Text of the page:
3. This is a wonderful bit of liturgical history, Ardis. Thank you for pulling it together. It ties in nicely with some research I am doing – I’m even thinking about submitting it for MHA in the spring. I basically posit that there are two interrelated liturgies in Mormonism: a formal liturgy and a folk liturgy. Starting with the death of President Lund there was a concerted drive to eliminate any folk liturgy and to enhance the formal liturgy. I think that the events in your post, especially JFS II, elucidate this commitment to the formal liturgy.

    Comment by J. Stapley — July 27, 2008 @ 2:09 pm

  4. All I know is that NOBODY is going to top the uniform James Ferguson worse as adjutant general of the Nauvoo Legion, as pictured in Bill MacKinnon’s “At Sword’s Point.”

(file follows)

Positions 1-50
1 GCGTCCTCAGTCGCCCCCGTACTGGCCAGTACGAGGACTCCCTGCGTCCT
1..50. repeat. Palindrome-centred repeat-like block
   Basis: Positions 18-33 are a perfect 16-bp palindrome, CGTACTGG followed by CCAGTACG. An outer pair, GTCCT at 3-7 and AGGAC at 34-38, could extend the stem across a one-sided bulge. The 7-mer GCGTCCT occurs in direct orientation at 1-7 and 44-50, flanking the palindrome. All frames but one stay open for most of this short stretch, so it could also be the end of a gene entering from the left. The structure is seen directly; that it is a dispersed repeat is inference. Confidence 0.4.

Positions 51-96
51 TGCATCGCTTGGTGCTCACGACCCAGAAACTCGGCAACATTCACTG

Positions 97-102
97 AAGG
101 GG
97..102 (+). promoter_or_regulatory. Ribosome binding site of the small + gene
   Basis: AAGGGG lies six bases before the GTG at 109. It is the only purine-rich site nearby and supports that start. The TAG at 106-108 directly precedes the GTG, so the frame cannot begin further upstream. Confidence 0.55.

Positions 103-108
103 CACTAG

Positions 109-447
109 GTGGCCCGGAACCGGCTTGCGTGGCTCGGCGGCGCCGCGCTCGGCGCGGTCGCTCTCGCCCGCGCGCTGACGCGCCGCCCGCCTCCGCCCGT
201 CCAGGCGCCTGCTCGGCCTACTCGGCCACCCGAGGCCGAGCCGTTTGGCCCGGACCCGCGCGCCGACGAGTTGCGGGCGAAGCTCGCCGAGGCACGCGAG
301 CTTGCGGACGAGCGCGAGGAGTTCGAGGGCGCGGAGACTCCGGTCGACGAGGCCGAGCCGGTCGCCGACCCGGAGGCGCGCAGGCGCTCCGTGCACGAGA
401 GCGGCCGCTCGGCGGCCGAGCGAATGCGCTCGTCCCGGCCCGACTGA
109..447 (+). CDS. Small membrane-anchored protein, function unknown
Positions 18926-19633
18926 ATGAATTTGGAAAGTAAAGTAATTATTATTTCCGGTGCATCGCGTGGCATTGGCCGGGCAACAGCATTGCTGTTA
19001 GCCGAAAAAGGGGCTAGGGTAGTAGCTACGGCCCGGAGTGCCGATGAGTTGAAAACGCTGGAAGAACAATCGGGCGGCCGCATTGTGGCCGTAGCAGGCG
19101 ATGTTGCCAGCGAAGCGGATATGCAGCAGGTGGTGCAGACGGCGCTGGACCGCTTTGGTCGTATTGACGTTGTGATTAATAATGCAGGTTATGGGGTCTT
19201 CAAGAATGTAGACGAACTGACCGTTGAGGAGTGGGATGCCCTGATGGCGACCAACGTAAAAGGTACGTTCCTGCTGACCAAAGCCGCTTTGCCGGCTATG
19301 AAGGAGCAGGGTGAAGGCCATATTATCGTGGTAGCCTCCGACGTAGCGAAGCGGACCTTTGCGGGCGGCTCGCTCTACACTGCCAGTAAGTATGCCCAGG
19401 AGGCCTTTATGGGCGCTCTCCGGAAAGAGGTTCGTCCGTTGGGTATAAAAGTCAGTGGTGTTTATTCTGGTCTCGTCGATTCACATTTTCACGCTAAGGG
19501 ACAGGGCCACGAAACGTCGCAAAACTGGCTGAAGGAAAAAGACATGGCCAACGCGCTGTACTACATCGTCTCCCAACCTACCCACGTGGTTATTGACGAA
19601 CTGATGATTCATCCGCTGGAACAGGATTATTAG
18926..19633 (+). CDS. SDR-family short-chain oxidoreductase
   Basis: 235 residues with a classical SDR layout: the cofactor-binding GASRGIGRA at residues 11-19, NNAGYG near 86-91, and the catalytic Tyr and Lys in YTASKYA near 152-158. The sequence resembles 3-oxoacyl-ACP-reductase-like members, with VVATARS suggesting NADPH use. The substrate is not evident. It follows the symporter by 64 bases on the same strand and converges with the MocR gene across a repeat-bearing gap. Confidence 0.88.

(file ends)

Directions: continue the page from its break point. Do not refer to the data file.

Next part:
Will Bagley

    Comment by Will Bagley — July 27, 2008 @ 2:14 pm

  5. Nice post, Ardis.

    Except I’m not seeing the picture … maybe it’s just a problem with my end, though.

    What about the tradition where the presiding officer always receives the sacrament first? Is this simply an optional folk tradition?

    Comment by Dennis — July 27, 2008 @ 2:56 pm

  6. Maybe it is just me, but I miss the old southern California days in the 60s, when we could pass and bless the sacrament while wearing long hair, psychedelic shirts, double-wide ties, and bell bottoms. Now those “deacons” would make a picture worth remembering! My minor rebellion at Church these days is that I wear a conservative solid blue shirt with a conservative tie. I am a spot of color in a sea of white.